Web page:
Train Wreck

Recently a friend found out her boyfriend of less than three months, has a serious drug problem.  He doesn’t think he’s an addict and has refused to get treatment. Despite her misgivings about his substance abuse problem she quipped.

“You can’t help who you fall in love with”

So does love trump all common sense?  Does a strong romantic bond throw all logic out the window?  Do people fall in love after only three months?

Similarly a certain film director who had what most would consider a highly inappropriate affair defended his actions by saying, The heart wants what it wants. There’s no logic to those things. You meet someone and you fall in love and that’s that.  I’m sure he might feel differently if his now wife fell in love with his best friend, but I digress.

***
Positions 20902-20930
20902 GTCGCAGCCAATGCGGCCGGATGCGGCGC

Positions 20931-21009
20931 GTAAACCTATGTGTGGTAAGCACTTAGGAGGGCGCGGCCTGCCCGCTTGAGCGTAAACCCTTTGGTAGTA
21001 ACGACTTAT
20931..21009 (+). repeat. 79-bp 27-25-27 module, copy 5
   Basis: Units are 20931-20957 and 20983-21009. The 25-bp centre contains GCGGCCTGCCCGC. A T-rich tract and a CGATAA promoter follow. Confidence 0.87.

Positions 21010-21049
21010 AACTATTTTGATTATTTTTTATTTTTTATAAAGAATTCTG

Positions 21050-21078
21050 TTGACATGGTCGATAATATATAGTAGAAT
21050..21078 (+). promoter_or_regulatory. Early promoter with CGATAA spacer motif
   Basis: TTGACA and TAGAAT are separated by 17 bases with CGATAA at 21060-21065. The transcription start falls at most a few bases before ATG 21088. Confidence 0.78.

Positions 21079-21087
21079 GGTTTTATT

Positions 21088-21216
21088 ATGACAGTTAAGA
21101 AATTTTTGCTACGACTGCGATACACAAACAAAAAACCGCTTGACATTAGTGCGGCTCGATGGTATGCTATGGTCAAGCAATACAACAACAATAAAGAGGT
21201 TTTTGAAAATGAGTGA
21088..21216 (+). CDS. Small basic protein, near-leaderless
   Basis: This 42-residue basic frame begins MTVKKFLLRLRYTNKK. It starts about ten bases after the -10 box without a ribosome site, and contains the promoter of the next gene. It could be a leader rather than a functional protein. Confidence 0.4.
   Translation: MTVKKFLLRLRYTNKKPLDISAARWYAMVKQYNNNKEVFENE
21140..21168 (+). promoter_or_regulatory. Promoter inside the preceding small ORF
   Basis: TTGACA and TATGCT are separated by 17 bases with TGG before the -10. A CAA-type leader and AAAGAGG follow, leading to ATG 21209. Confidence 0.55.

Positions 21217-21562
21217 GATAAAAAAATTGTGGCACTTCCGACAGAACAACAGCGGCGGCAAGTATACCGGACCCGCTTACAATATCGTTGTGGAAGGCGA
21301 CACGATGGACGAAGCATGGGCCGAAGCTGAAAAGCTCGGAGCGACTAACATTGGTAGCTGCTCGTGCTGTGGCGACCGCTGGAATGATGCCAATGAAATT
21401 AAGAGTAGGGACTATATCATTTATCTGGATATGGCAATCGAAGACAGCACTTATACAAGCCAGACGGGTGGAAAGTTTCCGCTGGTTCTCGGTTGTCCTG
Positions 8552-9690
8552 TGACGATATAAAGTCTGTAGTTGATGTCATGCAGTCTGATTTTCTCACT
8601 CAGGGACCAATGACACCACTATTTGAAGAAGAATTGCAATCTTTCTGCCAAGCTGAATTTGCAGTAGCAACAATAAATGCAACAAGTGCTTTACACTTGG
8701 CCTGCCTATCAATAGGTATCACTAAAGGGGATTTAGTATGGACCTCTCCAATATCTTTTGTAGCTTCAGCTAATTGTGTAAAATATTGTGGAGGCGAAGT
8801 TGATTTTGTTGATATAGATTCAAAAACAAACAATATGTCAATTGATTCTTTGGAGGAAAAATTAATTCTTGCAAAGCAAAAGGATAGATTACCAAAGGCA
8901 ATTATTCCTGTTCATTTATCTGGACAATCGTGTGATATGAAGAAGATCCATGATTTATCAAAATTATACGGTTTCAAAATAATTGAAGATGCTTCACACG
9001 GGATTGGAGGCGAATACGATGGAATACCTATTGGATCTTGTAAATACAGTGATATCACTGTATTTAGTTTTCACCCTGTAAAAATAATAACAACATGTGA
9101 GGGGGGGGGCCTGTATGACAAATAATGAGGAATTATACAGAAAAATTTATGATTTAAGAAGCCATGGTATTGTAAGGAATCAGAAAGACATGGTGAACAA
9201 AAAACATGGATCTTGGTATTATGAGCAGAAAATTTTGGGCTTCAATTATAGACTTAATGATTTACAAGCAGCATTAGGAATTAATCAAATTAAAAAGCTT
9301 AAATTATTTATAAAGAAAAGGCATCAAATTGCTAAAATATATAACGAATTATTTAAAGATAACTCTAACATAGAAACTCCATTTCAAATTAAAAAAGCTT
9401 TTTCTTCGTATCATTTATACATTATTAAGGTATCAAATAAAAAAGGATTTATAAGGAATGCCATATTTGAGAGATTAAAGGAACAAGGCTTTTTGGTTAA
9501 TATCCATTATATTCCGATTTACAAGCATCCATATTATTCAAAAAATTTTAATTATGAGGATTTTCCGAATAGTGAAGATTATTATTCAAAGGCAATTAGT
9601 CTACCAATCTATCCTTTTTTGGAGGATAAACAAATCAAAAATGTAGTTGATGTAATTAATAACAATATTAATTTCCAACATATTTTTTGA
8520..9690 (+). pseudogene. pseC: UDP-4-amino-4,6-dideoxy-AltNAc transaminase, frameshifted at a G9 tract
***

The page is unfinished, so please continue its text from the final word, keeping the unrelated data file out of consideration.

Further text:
Does love trump all?  Is it ethical to use love as an excuse for causing such havoc in the lives of others?  When does common sense, logic and self-control come into the picture?  Is a person allowed to do anything they want in the name of love and not be accountable for their actions?

Love doesn’t always come when we want it, and there are many situations that get morally ambiguous.  Two people may fall in love while both are married to other partners.  Some couples might repeatedly reconcile despite epic fights and constant battles.  And we all know relationships that make absolutely no logical sense, yet endure despite glaring incompatibilities.  Love is this mystical force that can make people do all sorts of irrational things.  Our myths and fairy tales center around characters who literally slay dragons and wake the dead in the name of true love.